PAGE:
- Swiss pharma Novartis said Thursday it will pick up an option to license Conatus Pharmaceuticals' mid-stage drug for liver scarring caused by nonalcoholic steatohepatitis, a chronic and more advanced type of fatty liver disease commonly referred to by its acronym, NASH.
- Conatus will receive a $7 million payment from Novartis later this year, a milestone laid out in the companies' December 2016 collaboration and license deal for Conatus' drug, called emricasan. Under initial terms, Novartis paid Conatus $50 million upfront and invested another $15 million though a convertible promissory note.
- Novartis has dipped its toe into NASH drug development. In addition to the Conatus deal, the company inked a partnership with Allergan to test the Irish pharma's experimental cenicriviroc with one of its FXR agonists for treatment of NASH with liver fibrosis.
The option, triggered by Conatus' initiation of the ENCORE-LF Phase 2b trial in NASH cirrhosis, further validates the San Diego biotech's approach, and provides additional financial resources for the company, which has no commercial products.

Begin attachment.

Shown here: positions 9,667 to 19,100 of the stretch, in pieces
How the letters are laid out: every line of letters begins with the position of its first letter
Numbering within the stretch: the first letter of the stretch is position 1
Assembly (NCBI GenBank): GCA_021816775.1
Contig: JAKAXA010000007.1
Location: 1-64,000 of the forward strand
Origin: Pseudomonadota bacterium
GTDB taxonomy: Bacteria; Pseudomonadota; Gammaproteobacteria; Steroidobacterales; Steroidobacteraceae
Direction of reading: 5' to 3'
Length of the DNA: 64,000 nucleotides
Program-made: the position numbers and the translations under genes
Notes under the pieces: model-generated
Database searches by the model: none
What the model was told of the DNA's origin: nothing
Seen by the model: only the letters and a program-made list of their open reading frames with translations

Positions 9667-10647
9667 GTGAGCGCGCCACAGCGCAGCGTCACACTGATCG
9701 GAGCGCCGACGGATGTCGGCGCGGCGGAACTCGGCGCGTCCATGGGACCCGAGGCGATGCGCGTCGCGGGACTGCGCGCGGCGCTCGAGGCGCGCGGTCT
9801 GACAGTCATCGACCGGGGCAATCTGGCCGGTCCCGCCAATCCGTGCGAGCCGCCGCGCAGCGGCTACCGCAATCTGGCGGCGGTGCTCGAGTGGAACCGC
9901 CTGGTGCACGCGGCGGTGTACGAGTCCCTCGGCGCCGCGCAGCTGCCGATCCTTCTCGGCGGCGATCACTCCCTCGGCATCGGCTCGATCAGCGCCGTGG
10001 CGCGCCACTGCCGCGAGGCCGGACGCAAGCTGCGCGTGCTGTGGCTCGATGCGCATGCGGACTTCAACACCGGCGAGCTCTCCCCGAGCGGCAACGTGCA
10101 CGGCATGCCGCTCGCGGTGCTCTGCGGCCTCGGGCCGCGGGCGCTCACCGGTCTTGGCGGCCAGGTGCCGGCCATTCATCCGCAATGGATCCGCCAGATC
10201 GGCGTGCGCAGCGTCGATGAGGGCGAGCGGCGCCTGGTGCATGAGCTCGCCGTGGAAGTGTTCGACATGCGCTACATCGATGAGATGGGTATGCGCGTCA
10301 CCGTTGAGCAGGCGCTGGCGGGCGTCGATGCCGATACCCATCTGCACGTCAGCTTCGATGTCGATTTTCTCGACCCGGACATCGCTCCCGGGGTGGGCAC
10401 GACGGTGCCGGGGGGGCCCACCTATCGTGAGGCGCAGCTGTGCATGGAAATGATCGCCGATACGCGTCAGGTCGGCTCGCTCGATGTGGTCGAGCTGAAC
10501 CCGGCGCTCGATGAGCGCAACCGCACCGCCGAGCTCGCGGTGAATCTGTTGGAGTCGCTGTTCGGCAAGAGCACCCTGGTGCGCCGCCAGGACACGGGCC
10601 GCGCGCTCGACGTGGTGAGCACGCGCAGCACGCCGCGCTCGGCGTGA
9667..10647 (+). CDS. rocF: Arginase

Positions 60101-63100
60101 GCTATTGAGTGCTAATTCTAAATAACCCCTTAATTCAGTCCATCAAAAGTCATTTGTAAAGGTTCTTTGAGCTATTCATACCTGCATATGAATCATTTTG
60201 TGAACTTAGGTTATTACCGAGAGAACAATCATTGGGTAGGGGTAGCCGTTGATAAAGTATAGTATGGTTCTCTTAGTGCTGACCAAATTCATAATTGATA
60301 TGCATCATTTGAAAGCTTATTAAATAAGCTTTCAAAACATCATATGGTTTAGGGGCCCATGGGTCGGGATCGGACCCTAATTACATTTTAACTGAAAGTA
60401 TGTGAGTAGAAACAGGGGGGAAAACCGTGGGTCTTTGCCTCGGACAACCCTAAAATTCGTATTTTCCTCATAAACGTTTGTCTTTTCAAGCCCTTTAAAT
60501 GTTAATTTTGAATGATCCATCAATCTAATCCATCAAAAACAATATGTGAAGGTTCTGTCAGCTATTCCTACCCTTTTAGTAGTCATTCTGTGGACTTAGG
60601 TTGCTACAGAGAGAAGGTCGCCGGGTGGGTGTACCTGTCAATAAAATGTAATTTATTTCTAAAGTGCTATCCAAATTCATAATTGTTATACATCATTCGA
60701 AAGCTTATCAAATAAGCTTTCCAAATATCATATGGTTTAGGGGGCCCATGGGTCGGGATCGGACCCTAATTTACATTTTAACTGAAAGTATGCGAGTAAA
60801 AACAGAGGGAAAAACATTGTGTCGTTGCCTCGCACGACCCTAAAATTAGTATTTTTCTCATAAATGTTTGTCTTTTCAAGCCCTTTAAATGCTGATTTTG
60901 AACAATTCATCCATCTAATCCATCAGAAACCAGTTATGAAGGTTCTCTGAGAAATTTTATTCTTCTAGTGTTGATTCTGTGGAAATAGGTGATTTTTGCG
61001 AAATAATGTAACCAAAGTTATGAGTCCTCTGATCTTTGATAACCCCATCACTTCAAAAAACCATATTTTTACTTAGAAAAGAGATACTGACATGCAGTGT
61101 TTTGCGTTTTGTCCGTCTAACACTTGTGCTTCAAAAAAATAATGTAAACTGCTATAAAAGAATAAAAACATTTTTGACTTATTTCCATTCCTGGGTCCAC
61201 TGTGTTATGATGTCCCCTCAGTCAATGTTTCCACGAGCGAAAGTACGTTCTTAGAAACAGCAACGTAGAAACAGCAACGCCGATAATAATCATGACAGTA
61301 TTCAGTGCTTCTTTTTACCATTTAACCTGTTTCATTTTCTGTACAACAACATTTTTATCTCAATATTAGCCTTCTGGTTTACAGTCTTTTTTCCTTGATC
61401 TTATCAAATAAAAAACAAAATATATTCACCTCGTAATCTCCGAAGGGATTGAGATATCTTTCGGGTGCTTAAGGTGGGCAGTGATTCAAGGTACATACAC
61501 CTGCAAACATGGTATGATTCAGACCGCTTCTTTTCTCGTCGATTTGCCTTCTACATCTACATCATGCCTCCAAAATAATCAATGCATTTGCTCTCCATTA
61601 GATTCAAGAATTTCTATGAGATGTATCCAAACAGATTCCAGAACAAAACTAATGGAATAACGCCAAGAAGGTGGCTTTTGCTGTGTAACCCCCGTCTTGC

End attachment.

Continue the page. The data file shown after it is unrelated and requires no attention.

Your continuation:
Novartis' commitment to emricasan will help Conatus fund operations and clinical development through to the end of 2019. The Swiss pharma has also committed to share 50% of the costs of emricasan's Phase 2b trials after the license becomes effective later this year.
Conatus' stock shot up 13% from $8.11 per share to $9.20 a share immediately following the news, but then fell back to close down nearly 5% Thursday.
The Novartis deal has bolstered Conatus stock overall, though, and lays out a roadmap towards potential commercialization of emricasan in the future. Per the deal, Conatus retains an option to co-commercialize the drug in the U.S., along with any combination therapies, on a cost- and revenue-sharing basis.
Multiple Phase 2b trials are laid out, including one in NASH fibrosis, two in NASH cirrhosis and a fourth in post-liver transplant hepatitis C virus patients.
If those turn up positive, Novartis is on the hook for Phase 3 studies of the drug as a monotherapy or in combination with its own FXR agonists.
The entire NASH space is heating up at the moment, with big pharma showing a greater interest in several biotech's advancing clinical development.
Gilead and Bristol-Myers Squib have also made investments in the field, and Johnson & Johnson has picked up an exclusive option to acquire Bird Rock Bio, a biotech in early-stage testing of a biologic treatment for fatty liver disease as well as NASH.
Biotechs remain in the mix, with Intercept Pharmaceuticals and French Genfit SA in mid- to late-stage testing of their respective NASH candidates.